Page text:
Additional server details on a per project or pilot basis is also integrated into the portal interface and is shown in Figure 6. Here innovators can log in to see summary health information for each of their servers. Innovators and administrators gain significant benefit by having this summary and detailed monitoring information available through the cloud’s Web interface. Network issues, performance problems, and capacity concerns can be quickly verified and corrected by using the monitoring functions of the cloud. Detailed problem analysis and resolution can also be added by viewing historic graphs and charts made available to the innovators and administrators.

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Open source
Open source solutions played an important role in the development of the cloud. In particular, a couple of projects have been foundations for common cloud services such as virtualization and parallel processing. Xen is an open-source virtual machine implementation that allows physical machines to host multiple copies of operating systems. Xen is used in the cloud to represent machines as virtual images that can be easily and repeatedly provisioned and deprovisioned. Hadoop, now under the Apache license, is an open-source framework for running large data processing applications on a cluster. It allows the creation and execution of applications using Google’s MapReduce programming paradigm, which divides the application into small fragments of work that can be executed on any node in the cluster. It also transparently supports reliability and data migration through the use of a distributed file system. Using Hadoop, the cloud can execute parallel applications on a massive data set in a reasonable amount of time, enabling computationally-intensive services such as retrieving information efficiently, customizing user sessions based on past history, or generating results based on Monte Carlo (probabilistic) algorithms.

Virtualization
Virtualization in a cloud can be implemented on two levels. The first is at the hardware layer. Using hardware like the IBM System p™ enables innovators to request virtualized, dynamic LPARs with IBM ®AIX® or Linux operating systems. The LPAR’s CPU resource is ideally managed by IBM® Enterprise Workload Manager. Enterprise Workload Manager monitors CPU demand and use and employs business policies to determine how much CPU resource is assigned to each LPAR. The System p has micropartitioning capability, which allows the system to assign partial CPUs to LPARs. A partial CPU can be as granular as 1/10 of a physical CPU. Micropartitioning combined with the dynamic load balancing capabilities of Enterprise Workload Manager make a powerful virtualized infrastructure available for innovators. In this environment pilots and prototypes are generally lightly used at the beginning of the life cycle. During the startup stage, CPU use is generally lower because there is typically more development work and fewer early adopters or pilot users. At the same time, other more mature pilots and prototypes may have hundreds or thousands of early adopters who are accessing the servers. Accordingly, those servers can take heavy loads at certain times of the day, or days of the week, and this is when Enterprise Workload Manager dynamically allocates CPU resources to the LPARs that need them. The second implementation of virtualization occurs at the software layer. Here technologies such as Xen can provide tremendous advantages to a cloud environment. Our current implementations of the cloud support Xen specifically but the framework also allows for other software virtualization technologies such as VMWare’s ESX product. Software virtualization entails installing a hypervisor on an IBM System x or IBM Sysem p physical server. The hypervisor supports multiple “guest” operating systems and provides a layer of virtualization so that each guest operating system resides on the same physical hardware without knowledge of the other guest operating systems. Each guest operating system is physically protected from the other operating systems and will not be affected by instability or configuration issues of the other operating systems.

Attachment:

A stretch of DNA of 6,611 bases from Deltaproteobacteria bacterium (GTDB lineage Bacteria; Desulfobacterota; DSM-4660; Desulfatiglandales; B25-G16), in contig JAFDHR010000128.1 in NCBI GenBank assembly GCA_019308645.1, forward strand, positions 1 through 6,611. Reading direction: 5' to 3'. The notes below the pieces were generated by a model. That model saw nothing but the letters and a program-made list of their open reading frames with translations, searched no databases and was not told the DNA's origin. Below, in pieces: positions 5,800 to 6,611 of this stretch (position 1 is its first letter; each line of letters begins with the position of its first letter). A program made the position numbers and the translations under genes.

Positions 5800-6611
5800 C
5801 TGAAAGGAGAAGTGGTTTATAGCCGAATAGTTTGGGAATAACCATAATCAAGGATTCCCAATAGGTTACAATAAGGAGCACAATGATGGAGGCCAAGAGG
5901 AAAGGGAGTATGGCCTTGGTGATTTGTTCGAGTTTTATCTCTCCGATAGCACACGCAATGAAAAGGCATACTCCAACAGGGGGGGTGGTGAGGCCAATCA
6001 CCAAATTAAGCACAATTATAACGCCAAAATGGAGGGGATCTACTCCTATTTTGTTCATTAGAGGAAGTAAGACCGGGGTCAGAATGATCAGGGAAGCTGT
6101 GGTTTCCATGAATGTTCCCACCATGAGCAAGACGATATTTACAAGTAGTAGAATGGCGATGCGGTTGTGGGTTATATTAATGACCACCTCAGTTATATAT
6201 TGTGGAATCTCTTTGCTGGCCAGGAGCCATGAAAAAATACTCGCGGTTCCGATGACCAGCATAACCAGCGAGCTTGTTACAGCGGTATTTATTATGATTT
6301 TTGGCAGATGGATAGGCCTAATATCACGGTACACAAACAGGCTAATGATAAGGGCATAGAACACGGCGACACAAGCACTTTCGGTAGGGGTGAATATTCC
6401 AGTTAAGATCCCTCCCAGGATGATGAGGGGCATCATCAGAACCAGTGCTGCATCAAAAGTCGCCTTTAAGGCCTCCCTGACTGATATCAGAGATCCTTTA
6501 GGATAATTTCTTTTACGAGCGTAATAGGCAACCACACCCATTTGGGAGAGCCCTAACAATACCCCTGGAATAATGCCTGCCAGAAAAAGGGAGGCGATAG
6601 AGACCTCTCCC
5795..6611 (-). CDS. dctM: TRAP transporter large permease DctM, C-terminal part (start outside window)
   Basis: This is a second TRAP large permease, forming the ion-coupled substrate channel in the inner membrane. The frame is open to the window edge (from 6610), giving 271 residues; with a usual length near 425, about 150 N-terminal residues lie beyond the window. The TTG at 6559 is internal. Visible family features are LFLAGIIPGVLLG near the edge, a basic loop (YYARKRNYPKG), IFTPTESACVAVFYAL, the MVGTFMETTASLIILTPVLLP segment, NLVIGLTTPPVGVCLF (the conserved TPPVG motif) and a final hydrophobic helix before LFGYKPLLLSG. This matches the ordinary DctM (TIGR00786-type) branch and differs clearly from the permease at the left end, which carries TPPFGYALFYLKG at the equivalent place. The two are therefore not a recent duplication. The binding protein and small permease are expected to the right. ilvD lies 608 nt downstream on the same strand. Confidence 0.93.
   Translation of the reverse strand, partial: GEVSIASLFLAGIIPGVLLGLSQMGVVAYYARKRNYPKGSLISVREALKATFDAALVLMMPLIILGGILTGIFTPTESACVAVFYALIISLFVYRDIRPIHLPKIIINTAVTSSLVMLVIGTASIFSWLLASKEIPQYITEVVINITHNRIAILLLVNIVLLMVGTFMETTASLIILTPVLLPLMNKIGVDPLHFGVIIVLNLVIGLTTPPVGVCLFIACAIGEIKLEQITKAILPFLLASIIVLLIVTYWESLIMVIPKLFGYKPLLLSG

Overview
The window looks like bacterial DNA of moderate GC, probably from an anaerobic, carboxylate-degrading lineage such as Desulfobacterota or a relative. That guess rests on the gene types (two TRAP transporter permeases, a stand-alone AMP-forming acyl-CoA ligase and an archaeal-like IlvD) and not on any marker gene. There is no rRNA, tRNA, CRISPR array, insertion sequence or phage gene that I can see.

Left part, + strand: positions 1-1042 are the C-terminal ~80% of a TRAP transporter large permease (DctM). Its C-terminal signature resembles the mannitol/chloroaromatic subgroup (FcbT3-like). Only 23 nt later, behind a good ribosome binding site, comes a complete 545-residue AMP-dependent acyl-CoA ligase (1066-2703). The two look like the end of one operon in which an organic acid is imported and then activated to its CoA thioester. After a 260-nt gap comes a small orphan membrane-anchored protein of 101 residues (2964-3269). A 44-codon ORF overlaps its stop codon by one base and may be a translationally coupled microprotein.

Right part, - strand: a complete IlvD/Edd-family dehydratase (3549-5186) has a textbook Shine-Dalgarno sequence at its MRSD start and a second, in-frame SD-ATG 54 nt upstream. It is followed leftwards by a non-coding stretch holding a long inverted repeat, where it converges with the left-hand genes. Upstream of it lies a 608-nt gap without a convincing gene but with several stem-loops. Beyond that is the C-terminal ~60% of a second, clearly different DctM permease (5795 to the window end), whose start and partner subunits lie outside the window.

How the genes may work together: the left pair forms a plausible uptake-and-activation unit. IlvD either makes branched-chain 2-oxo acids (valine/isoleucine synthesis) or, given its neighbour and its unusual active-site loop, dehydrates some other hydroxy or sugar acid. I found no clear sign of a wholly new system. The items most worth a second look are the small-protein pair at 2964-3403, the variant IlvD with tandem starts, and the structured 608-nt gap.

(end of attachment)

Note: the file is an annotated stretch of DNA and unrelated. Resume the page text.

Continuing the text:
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Software virtualization allows underutilized servers to become fully utilized, saving the company significant costs in hardware and maintenance. A Xen virtualization model provides significant benefits: • • • • Virtual relocation: allows the cloud management system to dynamically relocate virtual machines (guest operating systems) in a matter of seconds with zero downtime. Instant archiving: allows the cloud to take a unused server offline with no ill affect. Later that same virtual machine can be restored and brought online in a matter of seconds. Instant rebalancing: allows the cloud to move over utilized virtual machines to physical machines that have unused resources (memory, CPU, disk). Instant deployment: allows the cloud to bring a virtual server online in a matter of seconds. Additional configurations or middleware and application provisioning may require additional time depending on the implementation.